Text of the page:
A Chicago southern style restaurant. A Los Angeles based doggy day care. A New Hampshire repertory theater. Three businesses with absolutely nothing in common... until they had the very worst thing in common imaginable - a pandemic-induced shutdown. In part two of our series "Rebound," we hear their struggles of digging in deep and fighting back from the brink. These are their stories of survival.
Every Day It's a Day-to-Day Fight to Survive
Many restaurants will boast that their meals are made with love. In the case of Luella's Southern Kitchen, based in the heart of Chicago, it may very well be true. Darnell Reed, chef and owner of Luella's, opened the restaurant five years ago and named it after his great-grandmother who hailed from Mississippi. Inspired by her joy of southern cooking Reed wanted to bring a taste of that home-style flavor to Chicago. On the menu you can find staples of southern cooking running the gamut from shrimp and grits and salmon croquettes to fried chicken and braised oxtails. The works of Black artists adorned the the walls of the restaurant.
"We just want people to feel at home and we want to bring the taste of the south to Chicago," says Reed, who worked as a hotel chef for 18 years before finally giving in to his entrepreneurial spirit.
Everything was going well. Then COVID-19 hit.
"We were pretty much devastated because it was new to all of us," says Reed. "I don't think any of us living in this lifetime have experienced anything of his sort. You go from full house and you lose all of that." Reed had two restaurants before the pandemic hit and was forced to close one of the eateries to close permanently. "It's a hustle. It's a struggle. Everyday it's a day to day fight to survive."
It Was a Bad Day and It's Been 150 Bad Days In a Row
Ask Brian Kelly, the marketing director of the Seacoast Repertory Theater in Portsmouth, N.H., how COVID-19 has impacted his business and he sums it up in a word, "Brutally." Before the pandemic the non profit regional theater did about 330 performances a year and employed a small legion of artists, technicians, directors, designers, craftspeople and builders. They took up residence in an old brewery that Kelly describes as intimate, where the audiences nuzzled right up next to the actors and vice versa. They performed everything from Broadway classics to original pieces of work. Art Kelly says, "is built into the bones of this place."
"We were a thriving theater with a good clientele. We were on the cusp of our most ambitious season to date," he says. Then, New Hampshire's stay at home order went into effect on March 27 and the lights went out.
"It was a real decimation and it happened almost instantly," says Kelly. "And there's no telling when its going to end." The shutdown forced the actors at the repertory to pivot to online performances. It's not ideal. But Kelly remains optimistic.
"There's a way through the woods and we're finding it," he says. "It's going to hurt. It's going to be smaller. And it's going to take a while to get back to what it was. But it's survivable."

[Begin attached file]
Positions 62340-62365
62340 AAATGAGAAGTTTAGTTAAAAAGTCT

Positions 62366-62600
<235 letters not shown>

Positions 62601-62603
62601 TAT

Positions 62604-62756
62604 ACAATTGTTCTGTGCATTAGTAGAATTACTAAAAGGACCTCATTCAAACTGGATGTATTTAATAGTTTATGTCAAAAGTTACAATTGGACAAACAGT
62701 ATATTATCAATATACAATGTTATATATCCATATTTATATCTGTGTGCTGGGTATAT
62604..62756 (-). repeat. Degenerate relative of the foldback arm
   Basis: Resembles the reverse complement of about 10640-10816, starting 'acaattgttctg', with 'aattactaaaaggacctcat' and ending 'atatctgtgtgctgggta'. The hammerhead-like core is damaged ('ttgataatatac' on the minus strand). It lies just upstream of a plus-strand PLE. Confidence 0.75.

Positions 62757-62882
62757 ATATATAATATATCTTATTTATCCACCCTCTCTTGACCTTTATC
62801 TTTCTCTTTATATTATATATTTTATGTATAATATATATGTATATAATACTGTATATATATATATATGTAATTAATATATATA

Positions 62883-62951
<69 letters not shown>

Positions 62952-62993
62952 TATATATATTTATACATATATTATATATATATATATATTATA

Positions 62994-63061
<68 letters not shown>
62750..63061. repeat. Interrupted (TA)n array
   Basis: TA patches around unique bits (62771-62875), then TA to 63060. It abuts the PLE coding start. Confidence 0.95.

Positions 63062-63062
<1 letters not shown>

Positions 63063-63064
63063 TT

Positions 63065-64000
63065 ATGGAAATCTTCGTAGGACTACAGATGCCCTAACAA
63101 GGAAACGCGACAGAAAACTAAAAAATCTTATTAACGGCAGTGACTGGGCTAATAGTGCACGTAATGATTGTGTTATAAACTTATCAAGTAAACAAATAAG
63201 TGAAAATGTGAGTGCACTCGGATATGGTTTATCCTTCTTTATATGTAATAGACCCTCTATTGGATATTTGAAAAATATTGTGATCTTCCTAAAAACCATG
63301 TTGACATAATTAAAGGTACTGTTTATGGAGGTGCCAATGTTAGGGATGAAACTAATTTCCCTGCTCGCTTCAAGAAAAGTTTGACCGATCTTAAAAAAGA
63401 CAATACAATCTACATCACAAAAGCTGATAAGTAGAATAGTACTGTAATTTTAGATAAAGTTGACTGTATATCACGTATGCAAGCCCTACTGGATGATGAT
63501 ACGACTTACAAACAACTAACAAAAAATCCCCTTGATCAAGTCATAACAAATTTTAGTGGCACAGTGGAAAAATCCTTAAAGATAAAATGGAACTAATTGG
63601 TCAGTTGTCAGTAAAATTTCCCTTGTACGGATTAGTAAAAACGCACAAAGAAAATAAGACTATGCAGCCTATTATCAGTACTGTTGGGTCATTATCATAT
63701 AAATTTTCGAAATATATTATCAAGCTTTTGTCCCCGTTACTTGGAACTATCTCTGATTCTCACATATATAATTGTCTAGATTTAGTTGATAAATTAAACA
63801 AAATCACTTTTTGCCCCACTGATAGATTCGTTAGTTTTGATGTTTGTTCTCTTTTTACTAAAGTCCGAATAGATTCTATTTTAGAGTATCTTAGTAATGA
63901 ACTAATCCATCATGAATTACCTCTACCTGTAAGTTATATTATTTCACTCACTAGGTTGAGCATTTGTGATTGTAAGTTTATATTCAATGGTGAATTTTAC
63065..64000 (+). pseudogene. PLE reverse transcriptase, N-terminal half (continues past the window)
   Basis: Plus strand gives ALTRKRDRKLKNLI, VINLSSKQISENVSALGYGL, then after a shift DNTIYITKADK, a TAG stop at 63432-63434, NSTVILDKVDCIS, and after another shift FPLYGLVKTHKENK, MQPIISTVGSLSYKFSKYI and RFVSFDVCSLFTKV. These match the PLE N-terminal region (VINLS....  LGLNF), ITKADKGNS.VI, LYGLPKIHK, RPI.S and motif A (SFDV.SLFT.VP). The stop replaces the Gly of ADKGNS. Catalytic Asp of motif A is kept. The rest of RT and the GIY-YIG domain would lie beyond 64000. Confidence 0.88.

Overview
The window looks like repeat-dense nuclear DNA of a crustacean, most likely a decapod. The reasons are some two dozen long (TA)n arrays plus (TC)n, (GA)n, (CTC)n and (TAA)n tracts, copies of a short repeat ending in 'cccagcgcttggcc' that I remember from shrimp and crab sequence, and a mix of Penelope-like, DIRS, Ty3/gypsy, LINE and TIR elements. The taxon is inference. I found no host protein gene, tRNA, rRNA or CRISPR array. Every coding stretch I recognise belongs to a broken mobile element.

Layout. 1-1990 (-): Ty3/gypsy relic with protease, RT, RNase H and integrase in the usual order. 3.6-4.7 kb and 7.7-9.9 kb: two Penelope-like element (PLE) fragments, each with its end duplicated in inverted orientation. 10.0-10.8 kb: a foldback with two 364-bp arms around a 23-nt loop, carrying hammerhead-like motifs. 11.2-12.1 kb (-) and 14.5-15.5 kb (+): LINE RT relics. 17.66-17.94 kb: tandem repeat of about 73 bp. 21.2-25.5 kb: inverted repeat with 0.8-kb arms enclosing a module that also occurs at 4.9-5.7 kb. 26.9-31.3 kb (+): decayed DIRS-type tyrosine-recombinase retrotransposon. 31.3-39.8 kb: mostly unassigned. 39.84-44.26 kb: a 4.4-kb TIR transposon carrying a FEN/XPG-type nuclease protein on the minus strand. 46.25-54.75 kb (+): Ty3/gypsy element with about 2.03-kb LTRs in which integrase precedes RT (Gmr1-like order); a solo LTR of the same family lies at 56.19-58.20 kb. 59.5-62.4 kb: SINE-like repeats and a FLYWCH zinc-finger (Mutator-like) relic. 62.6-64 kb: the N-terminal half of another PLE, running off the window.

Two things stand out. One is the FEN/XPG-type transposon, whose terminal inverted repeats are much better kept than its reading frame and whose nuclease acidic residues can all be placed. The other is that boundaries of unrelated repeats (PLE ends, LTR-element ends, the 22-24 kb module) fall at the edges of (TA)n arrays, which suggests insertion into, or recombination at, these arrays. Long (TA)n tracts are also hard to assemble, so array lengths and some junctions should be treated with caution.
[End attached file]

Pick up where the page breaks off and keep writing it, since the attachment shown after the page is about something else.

What Are We Going to Do?
When Andrew Rosenthal created LA Dogworks in 2004, he built it specifically with the dogs in mind. He wasn't concerned about the "cutesy" elements that might appeal to the dog owners, but rather the needs of his four-legged guests.
As the first 24-hour full service dog center built in Los Angeles from a health and safety standpoint Rosenthal housed a 2,500 square foot indoor dog park that took pride in cleanliness and safety. "It's like a hospital. We keep it 70 degrees or less to help keep bacteria down and we take pride in our cleaning, " he said.
Since opening his doors the business has weathered a great deal, including a fire that took a year to rebuild from. "We've been through a lot of crazy stuff and always come out OK. But now that the pandemic has hit and most people are keeping their dogs at home. So we're not getting the same attendance that we use to."
Indeed, prior to pandemic they had 40 to 70 dogs a day in daycare and their kennels were close to full all the time. After the pandemic they had a mere fraction of that business. "The initial response," says Rosenthal, was 'What are we going to do?'"
That central question is one Rosenthal, Reed and Kelly and other small business owners across the country are still seeking an answer to. It's their present steps that will decide if any of them has a future.
ABOUT REBOUND: COVID-19 has impacted every facet of our lives. For small business owners, those impacts are even greater. To better tell those stories, we decided to launch a series about how small businesses are faring throughout the coronavirus. But a raging pandemic presents some obstacles for traditional journalism. Business restrictions, reduced hours of operation, and social distancing guidelines have changed how journalists tell their stories.
So we flipped the script.
We identified six small businesses across America and supplied them with a camera. In REBOUND, these businesses take you behind the scenes during COVID-19, to show you just how much things have changed throughout the pandemic. REBOUND tells the stories of these small businesses and how they are bouncing back from an unforeseen pandemic.